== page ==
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Travis County Commissioners approve water use rules for development

Wednesday, February 1, 2012 by Michael Kanin

After a lengthy process, the Travis County Commissioners Court Tuesday finally approved a set of permanent water-use regulations for future developments platted in the unincorporated regions of the jurisdiction. The rules, which commissioners hope will help control the consumption of water in a dry, growing region, go into effect immediately.


In a statement issued after the court unanimously approved the changes, Pct. 3 Commissioner Karen Huber cast the effort as a conservation measure. “These new rules will go a long way in ensuring that residents in new developments have long-term access to the most basic of human needs – water,” she said. “Travis County has waited decades for better groundwater management, and I am most appreciative of the challenging and historic work done by the stakeholder committee and Travis County staff in writing these rules.”


The second half of Huber’s statement was a clear reference to the county’s struggles in obtaining groundwater protection through state legislation. Still, Rep. Paul Workman (R-Austin) had urged the court to hold off on its action, pending his effort to pass a groundwater district for the region at the start of the 2013 legislative session. Commissioners were skeptical of that effort.


The new rules will be applied through Travis County’s subdivision regulations. Developers who submit applications for a new project that runs over five lots will now have to meet tougher water use requirements. These include a stipulation for a water supply plan that will, according to Huber’s statement, “require…demonstrating an adequate long-term source of water for homeowners in a subdivision” and that all new subdivisions come with what Huber calls “sufficient water storage, distribution lines, and hydrants to fight fires.”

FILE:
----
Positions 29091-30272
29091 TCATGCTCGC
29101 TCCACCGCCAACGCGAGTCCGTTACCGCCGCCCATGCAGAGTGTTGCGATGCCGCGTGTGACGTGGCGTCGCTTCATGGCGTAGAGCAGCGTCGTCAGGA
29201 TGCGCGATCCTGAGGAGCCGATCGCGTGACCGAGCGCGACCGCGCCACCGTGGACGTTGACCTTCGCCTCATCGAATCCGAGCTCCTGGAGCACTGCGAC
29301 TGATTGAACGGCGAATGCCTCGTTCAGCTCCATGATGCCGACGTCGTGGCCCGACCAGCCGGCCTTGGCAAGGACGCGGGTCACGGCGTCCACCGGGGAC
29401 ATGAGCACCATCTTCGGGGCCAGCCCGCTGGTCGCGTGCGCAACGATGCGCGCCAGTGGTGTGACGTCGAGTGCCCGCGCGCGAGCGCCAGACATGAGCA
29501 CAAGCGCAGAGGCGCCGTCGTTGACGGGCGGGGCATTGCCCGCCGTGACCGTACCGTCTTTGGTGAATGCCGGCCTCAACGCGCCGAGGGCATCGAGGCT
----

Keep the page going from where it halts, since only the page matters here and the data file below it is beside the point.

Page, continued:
In addition, the new regulations light a path for the county to collect information about groundwater use in the region. That will eventually produce a map of all of the so-called straws that dip into the area’s aquifers.


Though stakeholders met for months in an attempt to reach a consensus on the new rules, two major areas of contention remained. The first found development interests arguing against new limits on the construction of amenity ponds – water features constructed for mere aesthetic value. The second had that community pushing the court to remove restrictions on the size of a lot and its allotment of impervious cover, even if the new project in question relies on surface water.


The Real Estate Council of Austin’s Director of Regional Outreach Nancy McDonald addressed the court on Tuesday. “We’ve come to a lot of good consensus,” she said. “(However,) we still remain opposed to the surface water section.”


The county’s Director of Development Services, Anna Bowlin told commissioners that she favored leaving the regulations as they were.


“We stand by our recommendation,” she said.  The court agreed.


In his presentation, the head of the County’s Transportation and Natural Resources Department, Steve Manilla, also made a passing reference to questions raised about the county’s legal ability to apply the new regulations (See In Fact Daily, Jan. 25, 2012). Though commissioners did not directly address any of these before they voted to approve the rules, their unanimous consent signaled their collective belief that they were acting with appropriate authority.


As County Judge Sam Biscoe told In Fact Daily last week, “We are advised by our lawyers that we do” have the legal authority to enforce the regulations “in words that are convincing. I have no reason to think otherwise.”

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